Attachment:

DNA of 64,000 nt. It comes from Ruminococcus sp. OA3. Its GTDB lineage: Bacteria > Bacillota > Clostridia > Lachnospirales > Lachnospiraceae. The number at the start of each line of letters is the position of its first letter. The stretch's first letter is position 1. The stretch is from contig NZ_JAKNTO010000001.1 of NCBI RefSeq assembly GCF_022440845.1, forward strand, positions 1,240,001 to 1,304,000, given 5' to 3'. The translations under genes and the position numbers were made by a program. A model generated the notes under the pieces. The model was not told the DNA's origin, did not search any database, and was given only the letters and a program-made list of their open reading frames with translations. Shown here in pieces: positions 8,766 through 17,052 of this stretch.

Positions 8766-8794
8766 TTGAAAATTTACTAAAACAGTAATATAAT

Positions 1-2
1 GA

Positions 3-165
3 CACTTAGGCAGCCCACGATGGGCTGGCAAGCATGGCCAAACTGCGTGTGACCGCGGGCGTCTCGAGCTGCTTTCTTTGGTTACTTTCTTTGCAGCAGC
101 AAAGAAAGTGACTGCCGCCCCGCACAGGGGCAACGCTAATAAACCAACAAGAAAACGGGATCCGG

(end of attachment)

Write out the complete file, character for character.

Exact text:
DNA of 64,000 nt. It comes from Ruminococcus sp. OA3. Its GTDB lineage: Bacteria > Bacillota > Clostridia > Lachnospirales > Lachnospiraceae. The number at the start of each line of letters is the position of its first letter. The stretch's first letter is position 1. The stretch is from contig NZ_JAKNTO010000001.1 of NCBI RefSeq assembly GCF_022440845.1, forward strand, positions 1,240,001 to 1,304,000, given 5' to 3'. The translations under genes and the position numbers were made by a program. A model generated the notes under the pieces. The model was not told the DNA's origin, did not search any database, and was given only the letters and a program-made list of their open reading frames with translations. Shown here in pieces: positions 8,766 through 17,052 of this stretch.

Positions 8766-8794
8766 TTGAAAATTTACTAAAACAGTAATATAAT

Positions 1-2
1 GA

Positions 3-165
3 CACTTAGGCAGCCCACGATGGGCTGGCAAGCATGGCCAAACTGCGTGTGACCGCGGGCGTCTCGAGCTGCTTTCTTTGGTTACTTTCTTTGCAGCAGC
101 AAAGAAAGTGACTGCCGCCCCGCACAGGGGCAACGCTAATAAACCAACAAGAAAACGGGATCCGG